Shoulder instability: Post-operative instability of the a reverse shoulder replacement occurs more often than in a routine shoulder replacement. It does not occur commonly but, if it does occur, it typically happens in the early post-operative period and may require more surgery to put the shoulder back in place.

Nerve Injury: Nerve injury following reverse shoulder replacement is typically related to stretching of the nerves. The arm is lengthened slightly after a reverse replacement and this sometimes puts tension on the nerves. Most injuries are subtle and typically recover with time.

Implant wear and loosening: The implant can wear over time, just like the tread on your car tires. This can potentially lead to loosening of the components. This takes 10-15+ years to develop in most patients.

Acromial Stress Fracture: Similar to nerve injury, the lengthening of the arm can place increased stress on the acromion, the bone which sits on top of the ball and socket joint. On rare occasions, this increased stress can lead to a small stress fracture of this bone. Often, this can be managed conservatively but occasionally this can require additional surgery.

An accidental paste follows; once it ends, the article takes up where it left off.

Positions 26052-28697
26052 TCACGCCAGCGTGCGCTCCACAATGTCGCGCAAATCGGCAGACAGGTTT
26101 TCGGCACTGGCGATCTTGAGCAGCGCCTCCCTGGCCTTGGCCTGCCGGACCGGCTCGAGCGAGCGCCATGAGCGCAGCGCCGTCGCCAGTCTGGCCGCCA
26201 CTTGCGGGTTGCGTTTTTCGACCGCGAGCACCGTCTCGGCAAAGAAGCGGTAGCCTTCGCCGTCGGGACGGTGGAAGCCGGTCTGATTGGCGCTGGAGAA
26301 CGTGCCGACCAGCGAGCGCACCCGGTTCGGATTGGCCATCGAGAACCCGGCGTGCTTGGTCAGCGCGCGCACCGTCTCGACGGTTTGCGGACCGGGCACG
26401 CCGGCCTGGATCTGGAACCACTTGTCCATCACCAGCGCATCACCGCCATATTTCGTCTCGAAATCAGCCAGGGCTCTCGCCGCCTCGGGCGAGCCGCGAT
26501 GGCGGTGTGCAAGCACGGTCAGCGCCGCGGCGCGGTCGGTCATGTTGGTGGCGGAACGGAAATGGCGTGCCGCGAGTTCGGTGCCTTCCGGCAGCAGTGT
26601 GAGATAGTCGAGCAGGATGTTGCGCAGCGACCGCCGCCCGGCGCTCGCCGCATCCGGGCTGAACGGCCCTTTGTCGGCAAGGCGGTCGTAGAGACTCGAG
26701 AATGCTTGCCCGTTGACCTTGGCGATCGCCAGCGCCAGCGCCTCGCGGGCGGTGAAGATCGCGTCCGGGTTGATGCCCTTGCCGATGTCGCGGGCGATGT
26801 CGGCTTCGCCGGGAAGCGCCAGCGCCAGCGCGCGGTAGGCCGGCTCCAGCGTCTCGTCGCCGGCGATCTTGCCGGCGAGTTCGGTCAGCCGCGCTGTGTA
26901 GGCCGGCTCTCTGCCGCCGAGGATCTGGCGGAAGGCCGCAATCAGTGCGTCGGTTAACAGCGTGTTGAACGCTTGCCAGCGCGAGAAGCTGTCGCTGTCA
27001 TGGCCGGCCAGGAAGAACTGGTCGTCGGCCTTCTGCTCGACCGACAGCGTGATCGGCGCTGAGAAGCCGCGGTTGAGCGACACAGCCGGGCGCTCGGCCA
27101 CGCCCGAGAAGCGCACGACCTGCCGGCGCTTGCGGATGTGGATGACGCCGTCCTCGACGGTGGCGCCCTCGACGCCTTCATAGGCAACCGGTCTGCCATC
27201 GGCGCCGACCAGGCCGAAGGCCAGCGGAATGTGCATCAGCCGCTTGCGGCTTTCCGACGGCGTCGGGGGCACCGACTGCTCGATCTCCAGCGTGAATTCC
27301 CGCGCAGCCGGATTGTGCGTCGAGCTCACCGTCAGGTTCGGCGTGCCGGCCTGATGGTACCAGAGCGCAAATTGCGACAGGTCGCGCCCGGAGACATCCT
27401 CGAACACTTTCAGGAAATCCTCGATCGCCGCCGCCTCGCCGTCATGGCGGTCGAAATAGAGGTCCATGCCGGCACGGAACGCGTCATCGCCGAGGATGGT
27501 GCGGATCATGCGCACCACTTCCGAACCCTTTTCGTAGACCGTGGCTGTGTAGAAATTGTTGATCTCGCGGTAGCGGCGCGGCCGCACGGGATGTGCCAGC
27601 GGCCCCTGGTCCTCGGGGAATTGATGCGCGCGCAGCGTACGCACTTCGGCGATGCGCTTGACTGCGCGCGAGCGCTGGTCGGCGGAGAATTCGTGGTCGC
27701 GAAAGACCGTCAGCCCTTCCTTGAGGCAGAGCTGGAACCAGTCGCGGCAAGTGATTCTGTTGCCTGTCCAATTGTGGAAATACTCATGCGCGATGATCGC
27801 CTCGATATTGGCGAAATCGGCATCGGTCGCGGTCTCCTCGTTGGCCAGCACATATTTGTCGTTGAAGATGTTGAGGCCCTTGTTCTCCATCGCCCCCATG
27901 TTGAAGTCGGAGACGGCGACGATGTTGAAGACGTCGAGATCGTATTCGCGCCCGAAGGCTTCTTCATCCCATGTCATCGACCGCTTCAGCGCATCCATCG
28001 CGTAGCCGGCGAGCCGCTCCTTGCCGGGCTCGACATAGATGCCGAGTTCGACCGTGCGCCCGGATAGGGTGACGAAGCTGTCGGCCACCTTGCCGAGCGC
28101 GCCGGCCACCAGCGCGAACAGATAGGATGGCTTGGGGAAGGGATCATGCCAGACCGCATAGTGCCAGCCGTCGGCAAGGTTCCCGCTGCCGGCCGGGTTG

How do I know if I need a reverse shoulder replacement?

The best candidates for this type of replacement are patients who have arthritis of the shoulder with a large rotator cuff tear that is not reparable. Patients often present with pain in the shoulder and great difficulty raising their arm above their head.

X-rays and examination are typically all that is needed to diagnose you with shoulder arthritis associated with a rotator cuff tear. Occationally, a CT scan or MRI may be ordered to confirm the diagnosis or to evaluate bone wear. Typically, the ball will demonstrate instability in the superior direction since the rotator cuff is not there to provide stability. There may also be evidence of wear on the acromion (the bone on the top of the shoulder)

Other common indications for surgery include severe fractures of the shoulder and failed shoulder replacements.

What are the expected results